Apr 14, 2015

Richmond Vice Mayor Jael Myrick says now is the time to discuss whether rent control is the right call for the city.

Today, Myrick confirmed to the Richmond Standard what he first told the San Jose Mercury News, that he’s planning to pitch a 45-day moratorium on rent increases and evictions in the city, saying a temporary freeze would inspire a more “sober, reflective” conversation on a heated topic.

The vice mayor said he’s still hashing out the details of his proposal, but hopes to have it on the April 21 council agenda.

“It’s a very tough issue,” he said.

Tonight, the city is hosting the second of two community workshops aiming to give the public an opportunity to help shape Richmond’s future housing policies, including the grounds on which a landlord can justifiably evict a tenant. The meeting takes place from 6 p.m. to 8 p.m. in the Bermuda Room, 403 Civic Center Plaza.

As the Mercury News points out, soaring Bay Area rents have sparked calls for rent control in various cities. In Richmond earlier this month, calls for rent control were renewed after tenants of two buildings on Bissell Avenue received notices of up to 20-percent rent increases.

The concerns also stem from a recent study by the UC Berkeley Haas Institute for a Fair and Inclusive Society study finding that Richmond residents are becoming priced out. About 37-percent of all Richmond renters earn less than $35,000 annually and spend more than 30-percent of their income on housing, the report indicated.

Richmond Mayor Tom Butt does not support rent control. He points to cities like San Francisco, Oakland and Berkeley, where rent control policies have not prevented skyrocketing rents.

“We cannot regulate ourselves out of an affordable housing crunch; we have to build our way out of it,” Butt has said.


  1. Imposing rent controls is the surest way there is to create a scarcity of housing and also to discourage the mobility of renters by trapping them in rent-controlled housing. The city should look at ways to reduce regulations and lower taxes. You should also encourage investors to build more quality housing and permit the construction of housing that is affordable. However, if you consider the political aspect of rent control, I can’t think of a better way for a politician to gain the appeal of the renting voters, because rent control always sounds so good. Also, landlords should be able to evict a tenant for breach of the contract, period.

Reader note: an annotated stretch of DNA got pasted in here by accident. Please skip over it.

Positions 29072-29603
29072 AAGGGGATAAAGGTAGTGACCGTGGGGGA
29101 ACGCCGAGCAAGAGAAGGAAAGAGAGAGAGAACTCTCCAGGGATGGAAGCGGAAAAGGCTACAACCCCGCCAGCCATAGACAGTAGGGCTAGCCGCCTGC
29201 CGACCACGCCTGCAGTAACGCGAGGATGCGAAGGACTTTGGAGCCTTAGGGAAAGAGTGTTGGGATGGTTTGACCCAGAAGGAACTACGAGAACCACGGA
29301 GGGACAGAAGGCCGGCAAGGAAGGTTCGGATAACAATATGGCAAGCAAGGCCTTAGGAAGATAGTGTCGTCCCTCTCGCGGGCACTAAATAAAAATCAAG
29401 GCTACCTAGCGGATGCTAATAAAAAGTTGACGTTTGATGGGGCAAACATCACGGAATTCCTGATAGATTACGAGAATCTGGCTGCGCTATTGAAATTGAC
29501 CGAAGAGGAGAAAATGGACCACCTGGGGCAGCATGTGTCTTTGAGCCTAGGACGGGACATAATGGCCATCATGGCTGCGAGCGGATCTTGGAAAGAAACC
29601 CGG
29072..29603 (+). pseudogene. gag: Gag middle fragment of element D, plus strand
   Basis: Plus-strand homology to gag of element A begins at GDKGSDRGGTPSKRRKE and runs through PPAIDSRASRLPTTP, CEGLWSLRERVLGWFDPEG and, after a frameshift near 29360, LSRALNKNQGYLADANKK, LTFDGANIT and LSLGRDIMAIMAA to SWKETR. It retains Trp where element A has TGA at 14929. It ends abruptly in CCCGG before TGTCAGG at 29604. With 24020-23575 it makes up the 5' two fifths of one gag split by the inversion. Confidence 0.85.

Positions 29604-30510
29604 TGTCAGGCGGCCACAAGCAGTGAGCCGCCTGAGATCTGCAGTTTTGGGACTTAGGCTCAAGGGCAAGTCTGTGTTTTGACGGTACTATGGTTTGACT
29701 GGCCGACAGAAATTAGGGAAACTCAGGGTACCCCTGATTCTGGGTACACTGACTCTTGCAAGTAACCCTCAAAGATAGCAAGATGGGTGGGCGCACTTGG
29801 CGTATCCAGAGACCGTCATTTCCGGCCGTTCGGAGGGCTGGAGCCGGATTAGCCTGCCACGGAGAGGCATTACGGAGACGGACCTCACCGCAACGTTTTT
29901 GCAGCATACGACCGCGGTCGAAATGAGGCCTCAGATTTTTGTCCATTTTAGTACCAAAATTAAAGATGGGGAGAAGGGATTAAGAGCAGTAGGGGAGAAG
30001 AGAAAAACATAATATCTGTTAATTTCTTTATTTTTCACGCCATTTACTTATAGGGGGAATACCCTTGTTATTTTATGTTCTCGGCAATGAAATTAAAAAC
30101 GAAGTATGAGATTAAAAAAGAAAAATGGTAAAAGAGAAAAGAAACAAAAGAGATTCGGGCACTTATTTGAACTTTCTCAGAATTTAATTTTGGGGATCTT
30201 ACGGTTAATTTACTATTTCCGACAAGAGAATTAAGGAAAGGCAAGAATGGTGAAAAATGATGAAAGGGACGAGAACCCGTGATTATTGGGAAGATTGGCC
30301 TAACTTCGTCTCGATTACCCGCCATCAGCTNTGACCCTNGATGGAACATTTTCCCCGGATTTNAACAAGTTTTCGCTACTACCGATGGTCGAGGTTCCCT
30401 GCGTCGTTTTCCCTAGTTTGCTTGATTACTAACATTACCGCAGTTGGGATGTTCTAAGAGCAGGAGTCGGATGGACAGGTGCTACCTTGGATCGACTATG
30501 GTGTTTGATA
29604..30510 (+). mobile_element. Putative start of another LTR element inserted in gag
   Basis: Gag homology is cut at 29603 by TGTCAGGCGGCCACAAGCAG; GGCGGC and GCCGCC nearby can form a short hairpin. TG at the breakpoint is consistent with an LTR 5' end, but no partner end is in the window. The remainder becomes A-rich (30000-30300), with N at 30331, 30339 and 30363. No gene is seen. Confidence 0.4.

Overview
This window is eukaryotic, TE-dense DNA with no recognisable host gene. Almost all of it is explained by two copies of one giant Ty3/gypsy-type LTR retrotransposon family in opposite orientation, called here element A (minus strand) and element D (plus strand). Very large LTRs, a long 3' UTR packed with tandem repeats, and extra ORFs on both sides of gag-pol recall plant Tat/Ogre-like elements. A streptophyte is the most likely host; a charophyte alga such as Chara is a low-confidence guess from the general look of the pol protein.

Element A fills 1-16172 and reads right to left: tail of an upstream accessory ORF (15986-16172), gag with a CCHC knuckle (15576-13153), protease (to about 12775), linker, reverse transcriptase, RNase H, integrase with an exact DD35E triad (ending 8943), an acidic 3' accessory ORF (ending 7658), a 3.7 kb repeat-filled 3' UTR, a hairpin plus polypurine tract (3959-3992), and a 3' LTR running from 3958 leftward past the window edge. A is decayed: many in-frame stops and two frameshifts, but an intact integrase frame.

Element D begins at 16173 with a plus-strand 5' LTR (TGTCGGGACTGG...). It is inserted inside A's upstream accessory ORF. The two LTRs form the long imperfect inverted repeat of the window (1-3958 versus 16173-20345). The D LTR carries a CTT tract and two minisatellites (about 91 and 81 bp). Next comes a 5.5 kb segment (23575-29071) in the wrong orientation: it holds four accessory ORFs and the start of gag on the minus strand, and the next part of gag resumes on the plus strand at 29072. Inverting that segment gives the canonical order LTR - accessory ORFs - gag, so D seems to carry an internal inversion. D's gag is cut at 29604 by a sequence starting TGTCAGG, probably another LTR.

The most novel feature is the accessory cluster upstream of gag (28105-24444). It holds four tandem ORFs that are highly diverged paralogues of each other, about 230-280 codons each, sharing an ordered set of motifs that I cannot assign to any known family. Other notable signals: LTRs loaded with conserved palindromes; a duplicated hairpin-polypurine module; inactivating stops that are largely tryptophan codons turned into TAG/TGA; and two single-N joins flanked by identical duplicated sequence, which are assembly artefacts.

Timothy Terpening | Apr 15th, 2015
  2. ” The city should look at ways to reduce regulations and lower taxes.” Please explain to me how this would help renters? Ok, reduce regulations, build more (sub-par) multi unit housing. Continue to rezone and increase density. Developers win, yes. Property management continues to raise rates as the influx of new commuter renters continues. Tax revenue increases, perhaps? Maybe I’m missing something. Is this a policy or a mantra?

    “Discourage mobility of renters”? 20%, 30%, 40% increases are doing quite well in that regard. I’m not a fan of rent control by any means, but something needs to be done to address this issue before we find ourselves living in a two-tiered city.

    Clay M. | Apr 20th, 2015

About the Author

Mike Aldax is the editor of the Richmond Standard. He has 13 years of journalism experience, most recently as a reporter for the San Francisco Examiner. He previously held roles as reporter and editor at Bay City News, Napa Valley Register, Garden Island Newspaper in Kaua’i, and the Queens Courier in New York City.